Finn McMissile: “Finn McMissile, British Intelligence.”
Tow Mater: “Tow Mater, average intelligence.”
Ten years ago, today, the #1 movie at the box office was Cars 2. Directed by John Lasseter and Brad Lewis, it was produced by Denise Ream. The original story was penned by Lasseter, Lewis and Dan Fogelman with Ben Queen crafting the screenplay. Voices were Owen Wilson (Lightning McQueen), Larry the Cable Guy (Sir Tow Mater), Michael Caine (Finn McMissile), Emily Mortimer (Holley Shiftwell), John Turturro (Francesco Bernoulli), Eddie Izzard (Sir Miles Axlerod), Thomas Kretschmann (Professor Zündapp), Joe Mantegna (Grem), Peter Jacobson (Acer), Bonnie Hunt (Sally Carrera, Bruce Campbell (Rod Redline), Tony Shalhoub (Luigi), Darrell Waltrip (Darrell Cartrip), Brent Musburger (Brent Mustangburger), Colin Cowherd (Colin Cowling Blimp), Jason Isaacs (Siddeley Gulfstream V/Leland Turbo), Lloyd Sherr (Fillmore/Tony Trihull Combat Ship), Paul Dooley (Sarge), Cheech Marin (Ramone), Katherine Helmond (Lizzie), John Ratzenberger (Mack), Jeff Gordon (Jeff Gorvette) and John Lasseter as Crew Chief John Lassetire.
The famous race car Lightning McQueen and his team are invited to compete in the World Grand Prix race. There, McQueen’s best friend Mater finds himself involved in international espionage and, alongside two professional British spies, attempts to uncover a secret plan led by a mysterious mastermind and his criminal gang, which threatens the lives of all competitors in the tournament.
Tagline: Going where no car has gone before.
Fifty years ago, today, the British crime-comedy, made-for-tv movie Mister Jerico aired on ABC. Directed by Sidney Hayers, it starred Patrick Macnee, Connie Stevens, Herbert Lom, Marty Allen and Bruce Boa.
A conman hatches a plan to swindle a corrupt millionaire out of his treasured priceless diamond by claiming to have discovered its twin. However, his plot is disrupted by a rival hustler who comes up with the same idea and, the two crooks must each convince their suspicious target that they can be trusted and the other is lying.
This disappointing comedy caper evidently got the green light due to the popularity of Patrick Macnee‘s dapper superspy John Steed in The Avengers. Unfortunately, this attempt to turn Macnee into an equally charismatic jewel thief just can’t compete with its bigger budgeted competition, despite the catchy title track from Lulu and the star’s stunning array of flowery shirts. Herbert Lom is good value as the object of Macnee’s felonious attentions (in a role similar to the one he played in the Michael Caine caper Gambit three years before) but, this lacklustre yarn, ultimately, can’t cut it in the excitement or suspense stakes.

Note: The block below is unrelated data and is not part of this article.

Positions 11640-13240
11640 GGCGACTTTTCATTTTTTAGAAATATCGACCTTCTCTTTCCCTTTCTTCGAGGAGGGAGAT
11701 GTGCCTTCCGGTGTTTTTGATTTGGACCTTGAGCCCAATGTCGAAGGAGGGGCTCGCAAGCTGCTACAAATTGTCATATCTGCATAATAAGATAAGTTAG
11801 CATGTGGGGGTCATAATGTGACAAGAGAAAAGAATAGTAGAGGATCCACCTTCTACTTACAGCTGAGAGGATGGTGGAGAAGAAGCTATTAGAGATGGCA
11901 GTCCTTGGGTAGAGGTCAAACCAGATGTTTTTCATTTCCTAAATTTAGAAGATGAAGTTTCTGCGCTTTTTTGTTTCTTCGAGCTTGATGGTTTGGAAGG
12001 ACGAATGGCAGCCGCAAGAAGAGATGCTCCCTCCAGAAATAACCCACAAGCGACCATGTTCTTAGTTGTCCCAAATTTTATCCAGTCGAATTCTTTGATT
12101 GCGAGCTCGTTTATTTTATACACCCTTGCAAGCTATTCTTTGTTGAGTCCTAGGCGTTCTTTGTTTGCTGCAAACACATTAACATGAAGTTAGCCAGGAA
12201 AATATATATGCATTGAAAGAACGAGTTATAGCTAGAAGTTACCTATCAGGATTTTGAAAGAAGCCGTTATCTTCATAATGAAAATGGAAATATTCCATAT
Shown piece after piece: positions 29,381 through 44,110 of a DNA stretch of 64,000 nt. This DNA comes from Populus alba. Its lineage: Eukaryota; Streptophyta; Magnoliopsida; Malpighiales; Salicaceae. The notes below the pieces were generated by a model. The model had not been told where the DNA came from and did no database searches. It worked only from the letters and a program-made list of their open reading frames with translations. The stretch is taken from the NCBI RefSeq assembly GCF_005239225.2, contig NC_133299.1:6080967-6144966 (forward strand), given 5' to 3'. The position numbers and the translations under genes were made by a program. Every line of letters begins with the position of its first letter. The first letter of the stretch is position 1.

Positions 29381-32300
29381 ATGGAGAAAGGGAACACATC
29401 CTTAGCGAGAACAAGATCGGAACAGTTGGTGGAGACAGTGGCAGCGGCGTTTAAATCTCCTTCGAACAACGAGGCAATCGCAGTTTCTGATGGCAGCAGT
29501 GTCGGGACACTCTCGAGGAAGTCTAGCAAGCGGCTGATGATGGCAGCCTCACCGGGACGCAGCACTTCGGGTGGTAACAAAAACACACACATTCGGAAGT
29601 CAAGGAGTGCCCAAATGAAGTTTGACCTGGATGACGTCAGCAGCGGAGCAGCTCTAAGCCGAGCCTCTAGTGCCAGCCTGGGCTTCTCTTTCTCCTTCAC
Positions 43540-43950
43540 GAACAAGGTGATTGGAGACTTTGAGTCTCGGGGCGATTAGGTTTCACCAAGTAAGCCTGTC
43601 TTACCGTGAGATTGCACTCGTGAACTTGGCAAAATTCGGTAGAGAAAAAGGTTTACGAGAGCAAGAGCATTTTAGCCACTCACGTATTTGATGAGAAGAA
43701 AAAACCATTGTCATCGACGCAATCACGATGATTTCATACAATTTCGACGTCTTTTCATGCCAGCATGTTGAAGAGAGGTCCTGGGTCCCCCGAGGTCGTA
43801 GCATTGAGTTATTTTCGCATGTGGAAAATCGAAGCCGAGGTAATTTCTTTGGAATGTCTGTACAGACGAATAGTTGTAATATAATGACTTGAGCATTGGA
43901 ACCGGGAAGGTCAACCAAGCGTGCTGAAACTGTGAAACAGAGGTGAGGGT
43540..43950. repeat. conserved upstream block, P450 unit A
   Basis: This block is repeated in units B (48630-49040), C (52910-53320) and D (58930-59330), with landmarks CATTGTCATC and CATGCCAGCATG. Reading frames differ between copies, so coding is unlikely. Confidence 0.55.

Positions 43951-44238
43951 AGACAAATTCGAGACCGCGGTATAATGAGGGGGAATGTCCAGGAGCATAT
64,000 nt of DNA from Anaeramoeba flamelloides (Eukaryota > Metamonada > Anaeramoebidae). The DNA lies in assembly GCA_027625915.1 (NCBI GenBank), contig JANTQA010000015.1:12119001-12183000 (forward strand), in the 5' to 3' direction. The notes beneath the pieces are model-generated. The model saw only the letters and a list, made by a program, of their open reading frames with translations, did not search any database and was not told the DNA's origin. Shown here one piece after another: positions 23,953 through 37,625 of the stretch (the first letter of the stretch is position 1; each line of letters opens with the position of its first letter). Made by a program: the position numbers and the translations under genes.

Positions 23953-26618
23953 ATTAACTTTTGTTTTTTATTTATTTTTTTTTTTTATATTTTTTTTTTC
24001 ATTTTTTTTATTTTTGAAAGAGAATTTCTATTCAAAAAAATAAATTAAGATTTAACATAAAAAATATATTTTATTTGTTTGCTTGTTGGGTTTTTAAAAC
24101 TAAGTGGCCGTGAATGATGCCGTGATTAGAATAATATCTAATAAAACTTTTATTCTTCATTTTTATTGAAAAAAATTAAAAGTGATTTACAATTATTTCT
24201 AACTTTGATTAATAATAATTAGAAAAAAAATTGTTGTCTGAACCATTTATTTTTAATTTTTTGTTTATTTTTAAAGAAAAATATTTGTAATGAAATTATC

Jeremy Aspinall of RadioTimes
Mister Jerico is one of those charming and fluffy capers that the 1960s did well, quite similar to the higher-budgeted Gambit or How to Steal a Million. The palette is sun-soaked, the plot buoyant and just this side of ridiculous. The second half of the film, in particular, moves along at a nice pace, complicating matters without making anything seem too serious. If you think too deeply about the story, it will all appear very nonsensical but, this is a stylized caper film not intended for deeper scrutiny. It’s a surface film and as such it’s quite enjoyable.
Lauren Humphries of Suddenly, A Shot Rang Out… Blog
A fun film with a very Avengers feel to it, which should be obvious given the cast and crew. Allen is a little out of place but, Macnee and Lom are great, as is Laurie Johnson‘s score. I’ll even admit, against that, Lulu‘s theme song is catchy. Apparently [it was] intended as a pilot for a Macnee series to follow The Avengers but, instead, [was] released theatrically (though, in the US, it only ended up as a TV movie of the week).
Dave W. of Actors Compendium
Video Link: (Late Update)
YouTube Link (Video will not embed as the owner of the account disabled embedding.)